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AN INTRODUCTION TO CHARLES RENNIE MACKINTOSH

V. Ryan 2012 - 2015

 

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Charles Rennie Mackintosh (1868 to 1928) was a renowned Scottish designer and architect, who contributed greatly to design in the early twentieth century. He designed buildings, including the impressive and imposing facade for the Glasgow School of Art (1899). He also produced floral watercolours, landscape watercolours, textile designs and interior designs. His furniture is especially memorable and their innovative design was important, at a time of change from Art Nouveau to Modernism.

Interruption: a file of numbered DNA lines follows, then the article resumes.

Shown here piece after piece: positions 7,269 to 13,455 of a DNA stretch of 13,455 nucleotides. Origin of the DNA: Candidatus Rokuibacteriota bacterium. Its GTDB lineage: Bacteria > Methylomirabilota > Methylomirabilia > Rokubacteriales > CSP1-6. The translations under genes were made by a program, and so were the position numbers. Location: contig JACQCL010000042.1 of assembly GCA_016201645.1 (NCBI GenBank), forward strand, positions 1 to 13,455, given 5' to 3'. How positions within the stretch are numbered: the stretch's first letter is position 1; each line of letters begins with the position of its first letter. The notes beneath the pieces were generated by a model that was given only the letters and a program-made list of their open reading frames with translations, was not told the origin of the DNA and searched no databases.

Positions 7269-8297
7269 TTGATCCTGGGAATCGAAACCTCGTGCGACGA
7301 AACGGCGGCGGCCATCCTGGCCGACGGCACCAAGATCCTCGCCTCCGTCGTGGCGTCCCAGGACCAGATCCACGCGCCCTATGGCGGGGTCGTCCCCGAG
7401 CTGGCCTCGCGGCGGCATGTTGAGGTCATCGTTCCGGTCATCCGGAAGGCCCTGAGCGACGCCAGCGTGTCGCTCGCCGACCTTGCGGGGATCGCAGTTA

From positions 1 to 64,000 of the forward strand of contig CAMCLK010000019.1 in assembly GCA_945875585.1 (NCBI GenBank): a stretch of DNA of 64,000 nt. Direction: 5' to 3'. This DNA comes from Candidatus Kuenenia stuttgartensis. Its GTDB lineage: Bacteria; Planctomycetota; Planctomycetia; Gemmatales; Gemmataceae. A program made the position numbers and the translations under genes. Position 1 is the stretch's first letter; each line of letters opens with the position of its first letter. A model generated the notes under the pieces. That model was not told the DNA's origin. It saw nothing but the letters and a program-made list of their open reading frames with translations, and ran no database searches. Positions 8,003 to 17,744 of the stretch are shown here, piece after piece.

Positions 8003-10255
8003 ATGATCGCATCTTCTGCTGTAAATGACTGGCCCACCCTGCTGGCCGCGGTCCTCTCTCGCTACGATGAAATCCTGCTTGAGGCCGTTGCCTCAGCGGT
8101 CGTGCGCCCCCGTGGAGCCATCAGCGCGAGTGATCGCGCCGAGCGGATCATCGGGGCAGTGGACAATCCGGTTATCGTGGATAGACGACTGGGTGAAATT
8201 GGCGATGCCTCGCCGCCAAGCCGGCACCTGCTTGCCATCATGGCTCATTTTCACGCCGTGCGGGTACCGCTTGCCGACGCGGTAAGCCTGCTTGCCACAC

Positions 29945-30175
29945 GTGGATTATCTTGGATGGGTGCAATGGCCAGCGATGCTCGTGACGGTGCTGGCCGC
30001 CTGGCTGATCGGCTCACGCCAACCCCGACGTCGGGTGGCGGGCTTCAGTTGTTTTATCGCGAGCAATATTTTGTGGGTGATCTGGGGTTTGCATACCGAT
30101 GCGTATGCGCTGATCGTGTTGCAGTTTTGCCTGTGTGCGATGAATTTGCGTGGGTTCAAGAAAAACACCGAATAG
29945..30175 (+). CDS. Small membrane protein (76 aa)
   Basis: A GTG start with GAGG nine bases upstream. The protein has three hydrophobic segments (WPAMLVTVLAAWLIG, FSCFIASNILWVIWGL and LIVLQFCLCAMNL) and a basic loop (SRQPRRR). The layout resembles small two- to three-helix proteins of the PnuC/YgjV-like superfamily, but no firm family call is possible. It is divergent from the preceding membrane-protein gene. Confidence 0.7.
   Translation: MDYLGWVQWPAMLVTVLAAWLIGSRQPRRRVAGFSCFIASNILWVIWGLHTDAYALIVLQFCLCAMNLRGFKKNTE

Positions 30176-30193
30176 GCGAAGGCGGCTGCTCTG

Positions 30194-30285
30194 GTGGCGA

Many of his designs were influenced by Art Nouveau and the Arts and Craft Movement. He can be regarded as a leading force in the modernist movement, although his designs were more artistic than those who followed strict modernist ideals. He often included floral patterns and Celtic Art, as simple decoration.
He was also influenced by Japanese style and design. He recognised that the Japanese brought simplicity, style, functionality and the use of natural materials to their designs/products.
Charles Rennie Mackintosh
 
 
 
Charles Rennie Mackintosh did not design for mass production, but usually for individuals and for specific rooms. Mackintosh utilised a combination of design principles derived from Art Nouveau, the Arts and Craft Movement and Japanese design.
 
 

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